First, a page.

Prevention and Treatment of Athletic Injuries


Women's Sports Medicine Center,
Hospital for Special Surgery

Injuries occur for a variety of reasons. Traumatic injuries occur when contact or force is too much for your muscles, joints or bones to absorb. A sprained ankle, a twisted knee, a fall off your bicycle or a collision at second base are examples of this type of injury. Overuse injuries are a gradual breakdown of body structures. They can often be prevented and are generally caused by any one or combination of the following:

  1. not enough strength for the activity
  2. not enough flexibility for the activity
  3. inappropriate activity or intensity (too much, too soon!)
  4. improper or faulty equipment
  5. change in exercise surface (different running terrain or exercise floor)
  6. poor biomechanics or technique

Pain is an indication that something is wrong, so listen to your body. As your injury progresses, pain will increase and/or occur earlier during exercise. Swelling, redness or warmth-to-the-touch are also signs of injury and inflammation. Seek medical attention to begin your road to recovery.

How do you prevent injuries?

  1. Do some pre-season conditioning for your sport or activity. Get strong. Become flexible.
  2. Make training changes gradually.
  3. Always warm up. Warm up should include 5-10 minutes of low-level cardiovascular activity, stretching and movement patterns to mimic your sports activity.
  4. Start your first practices or workouts gently and slowly. Work up gradually to more aggressive play or training.
  5. Use proper equipment in good condition.
  6. Learn and practice good technique.

If you get injured, when should you see a doctor?

  • if you have severe or prolonged pain (more than 48 - 72 hours)
  • loss of function (you have difficulty performing work or daily activities)
  • if you heard a "popping sound" when the injury occurred
  • an injury to a joint
  • any infection

First Aid for Musculoskeletal Injuries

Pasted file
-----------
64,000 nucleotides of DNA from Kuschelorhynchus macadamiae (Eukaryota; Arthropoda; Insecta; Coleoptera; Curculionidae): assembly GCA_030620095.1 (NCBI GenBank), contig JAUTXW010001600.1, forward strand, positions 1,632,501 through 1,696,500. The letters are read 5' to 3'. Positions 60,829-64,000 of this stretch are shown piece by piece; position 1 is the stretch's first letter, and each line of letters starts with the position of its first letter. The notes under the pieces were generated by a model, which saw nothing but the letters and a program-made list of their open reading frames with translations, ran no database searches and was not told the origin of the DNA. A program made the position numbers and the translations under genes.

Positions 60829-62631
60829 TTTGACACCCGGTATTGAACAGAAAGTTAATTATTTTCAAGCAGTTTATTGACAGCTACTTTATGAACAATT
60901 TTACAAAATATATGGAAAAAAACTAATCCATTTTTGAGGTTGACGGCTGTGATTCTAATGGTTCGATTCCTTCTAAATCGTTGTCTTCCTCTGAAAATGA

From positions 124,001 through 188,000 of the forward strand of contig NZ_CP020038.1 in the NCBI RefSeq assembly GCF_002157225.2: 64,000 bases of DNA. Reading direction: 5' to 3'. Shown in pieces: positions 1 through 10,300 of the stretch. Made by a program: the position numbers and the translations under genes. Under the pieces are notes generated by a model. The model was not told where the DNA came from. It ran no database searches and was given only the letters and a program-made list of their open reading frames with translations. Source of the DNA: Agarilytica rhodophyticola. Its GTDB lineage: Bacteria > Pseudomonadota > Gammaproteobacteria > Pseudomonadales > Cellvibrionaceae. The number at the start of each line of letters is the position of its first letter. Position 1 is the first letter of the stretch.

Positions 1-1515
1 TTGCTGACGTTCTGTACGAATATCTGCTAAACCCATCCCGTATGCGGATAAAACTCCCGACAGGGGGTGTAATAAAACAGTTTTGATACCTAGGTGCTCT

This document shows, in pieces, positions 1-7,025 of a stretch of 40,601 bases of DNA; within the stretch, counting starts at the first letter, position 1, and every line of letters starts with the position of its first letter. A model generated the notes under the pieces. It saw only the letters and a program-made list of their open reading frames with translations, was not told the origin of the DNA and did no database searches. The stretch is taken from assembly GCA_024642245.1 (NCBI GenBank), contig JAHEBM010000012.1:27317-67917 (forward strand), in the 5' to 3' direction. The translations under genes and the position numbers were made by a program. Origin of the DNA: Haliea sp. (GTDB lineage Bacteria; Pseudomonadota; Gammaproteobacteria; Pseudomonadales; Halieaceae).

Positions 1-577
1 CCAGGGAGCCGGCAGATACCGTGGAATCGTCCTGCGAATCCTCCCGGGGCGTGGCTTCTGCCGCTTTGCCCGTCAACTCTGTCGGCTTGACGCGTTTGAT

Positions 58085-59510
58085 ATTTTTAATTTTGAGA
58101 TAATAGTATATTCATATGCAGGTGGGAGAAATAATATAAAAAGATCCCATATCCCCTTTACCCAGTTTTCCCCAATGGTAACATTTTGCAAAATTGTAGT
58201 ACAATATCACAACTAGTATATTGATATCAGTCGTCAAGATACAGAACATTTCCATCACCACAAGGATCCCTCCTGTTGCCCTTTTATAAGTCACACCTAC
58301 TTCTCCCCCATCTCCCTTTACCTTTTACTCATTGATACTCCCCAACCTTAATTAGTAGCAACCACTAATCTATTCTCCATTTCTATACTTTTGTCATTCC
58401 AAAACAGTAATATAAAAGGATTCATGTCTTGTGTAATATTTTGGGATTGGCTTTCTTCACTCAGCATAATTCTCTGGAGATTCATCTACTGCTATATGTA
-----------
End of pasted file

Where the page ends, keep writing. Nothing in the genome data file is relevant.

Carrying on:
R REST Don't be a hero! Stop whatever you are doing if you get injured. If you continue to exercise, you'll create more tissue damage and be out of action longer.

I ICE Apply an ice pack to the injured area for about 20 minutes. Wet cold penetrates faster than dry cold, so place a wet washcloth between your skin and the ice pack. If you don't have crushed ice readily available, a bag of frozen peas or corn works nicely! Apply the ice pack 3-4 times per day as long as pain and swelling are present ( before work, after work and before bed). Ice helps prevent swelling and slows down tissue metabolism to reduce damage.

C COMPRESSION Applying pressure helps prevent swelling. The more swelling that occurs during the initial injury, the longer your recovery time. Use an ace wrap to secure the ice to the injured area with some pressure. Watch for blue skin or cool skin temperature below the injury site. Your wrap may be too tight.

E ELEVATION Raise the injured area at or above heart level so the force of gravity won’t contribute to fluid accumulation at the injury site.

What can you do to speed the healing of an athletic injury?

  • The primary concern of an injured athlete is to maximize the healing process and reduce lost time from exercise. When the injury occurs, you can take an important first step by following the RICE first aid principles.
  • Ask your doctor for a physical therapy referral. Rehabilitation from an injury involves three phases: "active rest", reconditioning and practical movement training.
    • Active rest: During this phase your goal is to reduce the effects of the injury, including pain and swelling, return normal motion to the injured part, keep the non-injured muscles active through strength and flexibility training, and maintain cardiovascular fitness through aerobic activities that do not involve the injured area.
    • Reconditioning: The goal of this phase is to correct deficits created by the injury using strengthening, stretching, body awareness training and cardiovascular conditioning.
    • Practical Movement Training: After you have developed a basic level of conditioning in your injured muscle or joint, the next step is to gradually train your body to perform sport-specific movements such as jumping, sprinting and agility drills.
  • Anti-inflammatory drugs may help alleviate swelling. Your doctor can advise you about medication.

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